Fusion co-founders Glenn Simpson and Peter Fritsch wrote in a 2019 book that they met with Elias in April 2016 and the lawyer was excited about their Russia angle.
The Clinton campaign and DNC were recently fined by the Federal Election Commission over their financial filings related to Fusion.
Earlier this month, the judge quoted an email Fritsch sent to a reporter in October 2016 in which he said to “do the f****** Alfa bank secret comms story.”
It was reported by Slate in October 2016 that researchers found “a sustained relationship between a server registered to the Trump Organization and two servers registered to an entity called Alfa Bank.” The New York Times reported, “The FBI ultimately concluded that there could be an innocuous explanation, like a marketing email or spam, for the computer contacts.”
Those reporters had been in contact with Fusion.
The judge found Fusion “had no valid basis” to withhold 22 emails it had concealed from Durham on the basis of attorney-client privilege claims by the Clinton campaign. He directed Fusion to provide Durham with the documents, but the special counsel will not be allowed to use the emails at trial. The emails were among 1,500 documents Fusion withheld from Durham.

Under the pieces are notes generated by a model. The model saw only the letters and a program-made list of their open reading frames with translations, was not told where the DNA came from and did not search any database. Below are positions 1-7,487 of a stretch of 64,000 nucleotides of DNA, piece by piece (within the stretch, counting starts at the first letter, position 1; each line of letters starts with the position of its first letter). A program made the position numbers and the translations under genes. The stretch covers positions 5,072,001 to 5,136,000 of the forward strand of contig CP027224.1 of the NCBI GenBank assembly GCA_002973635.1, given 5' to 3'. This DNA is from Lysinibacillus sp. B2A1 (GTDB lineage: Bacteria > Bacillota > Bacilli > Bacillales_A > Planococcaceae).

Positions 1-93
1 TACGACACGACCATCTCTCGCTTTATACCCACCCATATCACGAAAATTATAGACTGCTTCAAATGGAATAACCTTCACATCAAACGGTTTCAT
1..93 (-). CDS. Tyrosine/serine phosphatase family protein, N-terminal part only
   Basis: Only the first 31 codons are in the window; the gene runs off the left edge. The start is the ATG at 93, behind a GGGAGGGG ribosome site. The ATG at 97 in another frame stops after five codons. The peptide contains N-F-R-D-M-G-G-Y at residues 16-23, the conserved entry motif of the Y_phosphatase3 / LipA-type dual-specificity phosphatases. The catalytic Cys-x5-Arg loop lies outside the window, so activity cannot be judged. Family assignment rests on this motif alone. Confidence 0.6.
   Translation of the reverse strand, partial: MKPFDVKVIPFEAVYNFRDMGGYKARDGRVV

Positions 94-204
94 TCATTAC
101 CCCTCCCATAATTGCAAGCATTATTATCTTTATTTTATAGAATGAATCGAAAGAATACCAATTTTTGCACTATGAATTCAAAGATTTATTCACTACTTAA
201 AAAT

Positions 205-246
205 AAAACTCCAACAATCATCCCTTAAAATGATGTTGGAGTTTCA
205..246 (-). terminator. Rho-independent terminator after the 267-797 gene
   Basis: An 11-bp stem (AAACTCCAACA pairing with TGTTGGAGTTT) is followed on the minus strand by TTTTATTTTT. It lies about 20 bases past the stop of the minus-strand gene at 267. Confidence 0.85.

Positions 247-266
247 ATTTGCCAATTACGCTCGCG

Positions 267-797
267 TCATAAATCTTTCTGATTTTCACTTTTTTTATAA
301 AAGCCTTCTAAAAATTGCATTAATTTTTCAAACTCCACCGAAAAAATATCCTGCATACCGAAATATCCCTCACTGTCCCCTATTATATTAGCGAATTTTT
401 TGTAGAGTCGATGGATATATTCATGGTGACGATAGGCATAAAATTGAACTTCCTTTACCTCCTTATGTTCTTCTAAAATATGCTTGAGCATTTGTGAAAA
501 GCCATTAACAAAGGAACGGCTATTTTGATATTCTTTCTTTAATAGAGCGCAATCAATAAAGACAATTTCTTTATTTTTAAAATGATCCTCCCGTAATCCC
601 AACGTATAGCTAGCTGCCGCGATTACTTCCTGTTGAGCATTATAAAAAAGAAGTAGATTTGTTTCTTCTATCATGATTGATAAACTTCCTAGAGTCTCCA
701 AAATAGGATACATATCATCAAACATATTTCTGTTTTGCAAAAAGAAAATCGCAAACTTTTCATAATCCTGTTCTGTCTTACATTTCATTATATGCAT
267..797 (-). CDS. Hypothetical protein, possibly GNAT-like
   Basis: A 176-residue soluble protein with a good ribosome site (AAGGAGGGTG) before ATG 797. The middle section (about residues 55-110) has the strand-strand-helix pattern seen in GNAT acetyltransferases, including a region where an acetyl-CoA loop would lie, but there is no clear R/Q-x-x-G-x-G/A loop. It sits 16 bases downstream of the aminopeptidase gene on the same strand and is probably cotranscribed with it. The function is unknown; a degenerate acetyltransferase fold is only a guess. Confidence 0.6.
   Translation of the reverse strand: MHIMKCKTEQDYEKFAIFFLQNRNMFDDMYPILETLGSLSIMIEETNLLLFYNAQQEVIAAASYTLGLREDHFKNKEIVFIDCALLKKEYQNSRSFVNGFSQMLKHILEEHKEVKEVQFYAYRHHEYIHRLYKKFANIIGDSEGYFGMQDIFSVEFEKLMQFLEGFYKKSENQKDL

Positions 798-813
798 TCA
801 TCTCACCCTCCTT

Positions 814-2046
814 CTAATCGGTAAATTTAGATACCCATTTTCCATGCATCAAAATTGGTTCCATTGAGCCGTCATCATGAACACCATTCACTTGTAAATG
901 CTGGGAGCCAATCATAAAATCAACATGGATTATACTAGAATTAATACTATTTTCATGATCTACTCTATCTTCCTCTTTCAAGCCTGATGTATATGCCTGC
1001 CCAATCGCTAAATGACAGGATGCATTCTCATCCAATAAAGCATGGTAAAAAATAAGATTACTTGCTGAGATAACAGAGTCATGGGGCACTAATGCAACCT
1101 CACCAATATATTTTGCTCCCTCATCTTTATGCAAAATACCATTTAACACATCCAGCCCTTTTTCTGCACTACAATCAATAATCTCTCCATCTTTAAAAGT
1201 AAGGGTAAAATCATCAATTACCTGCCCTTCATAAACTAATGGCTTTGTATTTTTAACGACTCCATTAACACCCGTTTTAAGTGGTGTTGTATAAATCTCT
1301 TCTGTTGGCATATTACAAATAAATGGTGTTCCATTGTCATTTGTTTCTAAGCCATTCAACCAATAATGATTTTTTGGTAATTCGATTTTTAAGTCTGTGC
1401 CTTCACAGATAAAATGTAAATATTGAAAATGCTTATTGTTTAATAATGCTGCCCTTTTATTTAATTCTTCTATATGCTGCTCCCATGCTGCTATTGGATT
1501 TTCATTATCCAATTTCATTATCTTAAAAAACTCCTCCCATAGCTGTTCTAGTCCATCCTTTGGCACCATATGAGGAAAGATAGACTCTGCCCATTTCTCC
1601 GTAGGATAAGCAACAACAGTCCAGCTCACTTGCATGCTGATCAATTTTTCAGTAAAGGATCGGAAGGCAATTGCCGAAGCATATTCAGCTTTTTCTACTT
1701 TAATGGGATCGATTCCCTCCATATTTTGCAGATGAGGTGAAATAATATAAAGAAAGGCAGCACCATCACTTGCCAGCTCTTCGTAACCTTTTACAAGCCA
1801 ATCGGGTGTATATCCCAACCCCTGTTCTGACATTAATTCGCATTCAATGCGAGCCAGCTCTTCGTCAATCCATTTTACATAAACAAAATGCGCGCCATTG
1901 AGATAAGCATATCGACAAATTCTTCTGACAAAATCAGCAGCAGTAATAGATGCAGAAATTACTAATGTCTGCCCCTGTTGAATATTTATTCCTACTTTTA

Steele testified in a British court that Sussmann provided him with claims about Alfa-Bank’s purported ties to Russian President Vladimir Putin during a July 2016 meeting. These allegations made their way into a September 2016 memo that became part of the dossier.
Proposed Jury Questions
The selection of a D.C. jury begins Monday, with dozens of potential jurors arriving at the federal courthouse. The jury questionnaire asked them dozens of questions, including links they might have to the prosecution, defense, judge, or potential witnesses, whether they voted in 2016, and if they worked or volunteered for or contributed to any 2016 presidential campaign.
Each potential juror was also asked whether they or anyone close to them had any connection to any group “that has investigated or made inquiry into (1) Russian interference with the 2016 election, (2) the federal government’s investigation of Donald Trump’s relationship with Russia, or (3) the federal government’s investigation of Russian interference in the 2016 election.”